LONDON – Barclays said on Sunday that its chief financial officer and its general counsel would resign, the latest departures after the British bank’s involvement in a series of scandals, including an investigation into the manipulation of global interest rates.
The announcement comes less than two weeks before Barclays is to announce a far-reaching overhaul of its business. The finance chief, Christopher G. Lucas, and the group general counsel, Mark Harding, will remain in their jobs until the bank appoints their successors, Barclays said in a statement.
Mr. Lucas is one of four current and former Barclays executives who have been ensnared by a regulatory investigation into how the bank raised capital from a Qatari fund during the financial crisis.
“The rationale which each shared with me was consistent and, typically, grounded in wanting to do what is best for the bank,” Mr. Jenkins said. “Their decision to retire was theirs alone.”
Mr. Lucas said it was an “appropriate time, as we start the implementation of the transform program, to begin my retirement from my role on the board and executive committee, and to pass the mantle on to a successor.”
Since taking over the top job from Robert E. Diamond Jr. last year, Mr. Jenkins has been seeking to repair the bank’s reputation and regain trust among investors by improving profitability and reducing risks.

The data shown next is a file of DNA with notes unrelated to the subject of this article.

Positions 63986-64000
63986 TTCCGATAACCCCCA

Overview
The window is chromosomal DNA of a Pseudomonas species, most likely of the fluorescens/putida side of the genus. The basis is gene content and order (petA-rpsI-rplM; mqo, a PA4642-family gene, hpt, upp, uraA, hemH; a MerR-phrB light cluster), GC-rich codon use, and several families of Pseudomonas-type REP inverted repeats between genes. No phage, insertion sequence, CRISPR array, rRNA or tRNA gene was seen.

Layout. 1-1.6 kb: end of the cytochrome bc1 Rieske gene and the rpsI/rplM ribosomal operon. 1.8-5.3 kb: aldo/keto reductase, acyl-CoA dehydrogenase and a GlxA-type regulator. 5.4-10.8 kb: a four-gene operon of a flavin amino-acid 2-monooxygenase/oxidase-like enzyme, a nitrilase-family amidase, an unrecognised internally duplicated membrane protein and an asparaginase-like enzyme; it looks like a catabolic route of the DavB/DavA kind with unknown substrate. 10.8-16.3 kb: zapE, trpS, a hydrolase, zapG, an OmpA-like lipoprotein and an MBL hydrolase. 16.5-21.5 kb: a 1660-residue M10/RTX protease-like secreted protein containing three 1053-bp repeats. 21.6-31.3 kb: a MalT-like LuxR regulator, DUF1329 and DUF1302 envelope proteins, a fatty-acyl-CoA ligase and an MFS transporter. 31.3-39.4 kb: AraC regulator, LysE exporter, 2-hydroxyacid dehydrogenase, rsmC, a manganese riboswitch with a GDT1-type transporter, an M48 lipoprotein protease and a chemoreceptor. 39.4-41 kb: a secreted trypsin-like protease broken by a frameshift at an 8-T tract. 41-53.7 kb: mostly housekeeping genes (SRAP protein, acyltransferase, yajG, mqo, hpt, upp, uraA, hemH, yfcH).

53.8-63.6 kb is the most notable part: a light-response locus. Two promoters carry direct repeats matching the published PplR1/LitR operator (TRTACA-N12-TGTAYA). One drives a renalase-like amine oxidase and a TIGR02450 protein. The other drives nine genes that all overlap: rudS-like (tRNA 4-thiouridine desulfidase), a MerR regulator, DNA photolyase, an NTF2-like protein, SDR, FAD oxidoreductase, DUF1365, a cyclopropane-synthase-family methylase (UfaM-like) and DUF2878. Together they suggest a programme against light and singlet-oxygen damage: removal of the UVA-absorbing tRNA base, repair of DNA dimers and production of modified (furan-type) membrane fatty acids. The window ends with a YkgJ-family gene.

Mr. Diamond resigned amid an investigation into the bank’s role in the manipulation of the London interbank offered rate, or Libor, which Barclays settled for $450 million in June. Marcus Agius resigned as chairman, and the chief operating officer, Jerry del Missier, also left Barclays.
Mr. Jenkins said on Friday that he would give up his bonus for 2012, which could have totaled as much as $4.3 million, under some pressure from lawmakers. The bank also recently faced a $1 billion bill to compensate clients to whom it inappropriately sold payment insurance, and it might yet have to compensate some customers that had bought a certain interest rate-hedging product.
In the statement, Mr. Jenkins said he planned to turn Barclays into the “go to” bank for customers and said the planned changes were expected to take five to 10 years.
Mr. Lucas became finance chief in 2007. He previously worked for the accounting firm PricewaterhouseCoopers, where he was head of financial services in Britain.
Mr. Harding joined Barclays in 2003 from the law firm Clifford Chance. He is also chairman of the bank’s reputation council.